ERIC Number: ED184720
Record Type: RIE
Publication Date: 1980-Feb
Reference Count: 0
Egocentric Speech Reconsidered.
Braunwald, Susan R.
A range of language use model is proposed as an alternative conceptual framework to a stage model of egocentric speech. The range of language use model is proposed to clarify the meaning of the term egocentric speech, to examine the validity of stage assumptions, and to explain the existence of contextual variation in the form of children's speech. The basic premise of this approach is that four forms of speech--private, social, egocentric, and socialized--coexist developmentally. Illustrative examples of each form of speech are given from tape recordings of natural conversations of the author and her daughters over a 5-year period (J. aged 4 to 9, and L. aged 1 to 6). The fundamental developmental assumption of a range of language use approach is that competence is a function of the interplay between a speaker who possesses certain intrinsic abilities and a context of language use that exerts specific demands on these abilities. It is assumed that there are developmental differences between adults and children in the range of contexts in which each can use language effectively. The distinctions between egocentric and private speech, and between social and socialized speech, provide a conceptual basis for resolving the interpretative controversy that resulted from the fusion in Piaget's 1926 theory of egocentric speech of the social-motivational and cognitive sources of breakdown in children's interpersonal communication. (Author/SS)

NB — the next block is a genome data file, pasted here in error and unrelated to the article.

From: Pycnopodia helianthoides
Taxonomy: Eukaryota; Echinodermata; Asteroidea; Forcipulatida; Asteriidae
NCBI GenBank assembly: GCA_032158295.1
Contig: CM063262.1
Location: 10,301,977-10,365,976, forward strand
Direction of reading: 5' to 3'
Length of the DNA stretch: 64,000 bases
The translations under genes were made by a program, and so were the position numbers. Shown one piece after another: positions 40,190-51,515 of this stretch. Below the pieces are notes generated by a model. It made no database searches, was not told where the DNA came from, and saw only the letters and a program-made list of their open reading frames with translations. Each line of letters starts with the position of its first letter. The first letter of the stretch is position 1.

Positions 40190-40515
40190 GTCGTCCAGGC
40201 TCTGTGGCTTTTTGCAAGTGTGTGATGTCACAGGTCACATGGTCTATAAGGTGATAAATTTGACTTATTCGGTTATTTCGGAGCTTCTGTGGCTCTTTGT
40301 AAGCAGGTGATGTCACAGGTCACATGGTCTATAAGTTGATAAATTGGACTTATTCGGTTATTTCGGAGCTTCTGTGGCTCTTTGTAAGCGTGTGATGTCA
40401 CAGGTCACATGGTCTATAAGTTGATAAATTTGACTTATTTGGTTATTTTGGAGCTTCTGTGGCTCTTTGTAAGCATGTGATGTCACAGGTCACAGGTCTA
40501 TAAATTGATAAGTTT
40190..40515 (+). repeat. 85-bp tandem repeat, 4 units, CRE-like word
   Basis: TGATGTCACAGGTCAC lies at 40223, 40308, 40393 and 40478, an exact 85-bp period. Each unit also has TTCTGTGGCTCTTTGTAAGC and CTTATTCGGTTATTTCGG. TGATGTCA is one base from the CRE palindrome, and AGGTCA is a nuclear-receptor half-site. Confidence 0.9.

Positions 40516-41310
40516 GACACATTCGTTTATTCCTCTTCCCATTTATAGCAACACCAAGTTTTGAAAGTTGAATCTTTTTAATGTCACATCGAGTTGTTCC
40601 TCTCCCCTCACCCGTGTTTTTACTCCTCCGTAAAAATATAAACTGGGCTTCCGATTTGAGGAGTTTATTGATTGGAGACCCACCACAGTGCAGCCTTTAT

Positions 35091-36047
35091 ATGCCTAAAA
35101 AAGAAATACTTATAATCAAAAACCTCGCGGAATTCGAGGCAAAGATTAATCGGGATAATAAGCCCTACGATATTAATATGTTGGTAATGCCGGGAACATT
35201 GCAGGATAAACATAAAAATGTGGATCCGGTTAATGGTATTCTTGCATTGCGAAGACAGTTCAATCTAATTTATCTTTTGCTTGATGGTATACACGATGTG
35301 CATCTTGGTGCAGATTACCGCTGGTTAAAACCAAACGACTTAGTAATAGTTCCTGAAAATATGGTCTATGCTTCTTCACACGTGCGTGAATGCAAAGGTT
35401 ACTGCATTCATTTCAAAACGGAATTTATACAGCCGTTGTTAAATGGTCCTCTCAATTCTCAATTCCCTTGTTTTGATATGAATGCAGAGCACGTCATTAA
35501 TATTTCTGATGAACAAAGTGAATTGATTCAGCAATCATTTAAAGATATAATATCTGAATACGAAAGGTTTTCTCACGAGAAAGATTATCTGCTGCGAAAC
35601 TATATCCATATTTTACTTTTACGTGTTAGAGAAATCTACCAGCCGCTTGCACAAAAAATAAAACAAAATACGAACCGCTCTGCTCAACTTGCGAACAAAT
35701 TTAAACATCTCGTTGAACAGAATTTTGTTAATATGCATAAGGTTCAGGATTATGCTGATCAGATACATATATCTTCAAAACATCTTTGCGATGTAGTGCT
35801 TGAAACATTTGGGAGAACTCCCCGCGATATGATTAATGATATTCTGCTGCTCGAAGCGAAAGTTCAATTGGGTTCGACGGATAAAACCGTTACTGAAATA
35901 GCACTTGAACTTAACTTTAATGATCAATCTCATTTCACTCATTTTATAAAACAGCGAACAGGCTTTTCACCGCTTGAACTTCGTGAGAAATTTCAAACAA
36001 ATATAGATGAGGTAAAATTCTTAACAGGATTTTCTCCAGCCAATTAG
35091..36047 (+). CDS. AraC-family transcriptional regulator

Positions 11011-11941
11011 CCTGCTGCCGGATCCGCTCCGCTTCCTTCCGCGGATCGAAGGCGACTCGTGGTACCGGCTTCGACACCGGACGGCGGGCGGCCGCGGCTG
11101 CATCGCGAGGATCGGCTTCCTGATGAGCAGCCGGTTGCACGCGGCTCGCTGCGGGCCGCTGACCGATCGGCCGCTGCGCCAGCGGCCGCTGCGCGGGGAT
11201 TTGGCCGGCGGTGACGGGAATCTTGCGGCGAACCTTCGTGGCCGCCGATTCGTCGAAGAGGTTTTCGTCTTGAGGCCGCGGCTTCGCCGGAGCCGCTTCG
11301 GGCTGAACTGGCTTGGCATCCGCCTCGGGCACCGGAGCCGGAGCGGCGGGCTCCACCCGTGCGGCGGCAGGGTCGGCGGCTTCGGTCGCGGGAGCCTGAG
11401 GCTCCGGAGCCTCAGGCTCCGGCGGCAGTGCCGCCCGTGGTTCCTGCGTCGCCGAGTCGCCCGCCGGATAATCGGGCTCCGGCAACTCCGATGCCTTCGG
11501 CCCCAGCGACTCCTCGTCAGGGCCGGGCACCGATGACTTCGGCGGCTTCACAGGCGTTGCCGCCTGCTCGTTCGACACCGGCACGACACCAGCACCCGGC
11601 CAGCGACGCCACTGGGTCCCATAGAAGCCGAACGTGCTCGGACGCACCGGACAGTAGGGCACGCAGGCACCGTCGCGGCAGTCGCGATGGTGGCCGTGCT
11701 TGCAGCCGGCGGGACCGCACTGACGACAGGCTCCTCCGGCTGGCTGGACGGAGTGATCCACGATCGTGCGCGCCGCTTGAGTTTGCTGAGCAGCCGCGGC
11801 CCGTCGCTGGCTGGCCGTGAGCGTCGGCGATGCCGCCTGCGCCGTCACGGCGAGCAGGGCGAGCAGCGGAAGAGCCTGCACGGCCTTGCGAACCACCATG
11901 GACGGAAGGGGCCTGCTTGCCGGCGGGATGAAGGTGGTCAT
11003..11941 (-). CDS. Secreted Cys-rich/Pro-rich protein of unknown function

Publication Type: Speeches/Meeting Papers; Reports - Research
Education Level: N/A
Authoring Institution: N/A
Identifiers: Piagetian Theory; Vygotsky (Lev S)
Note: Paper presented at the Annual Meeting of the Interdisciplinary International Conference (10th, Los Angeles, CA, February 1-2, 1980).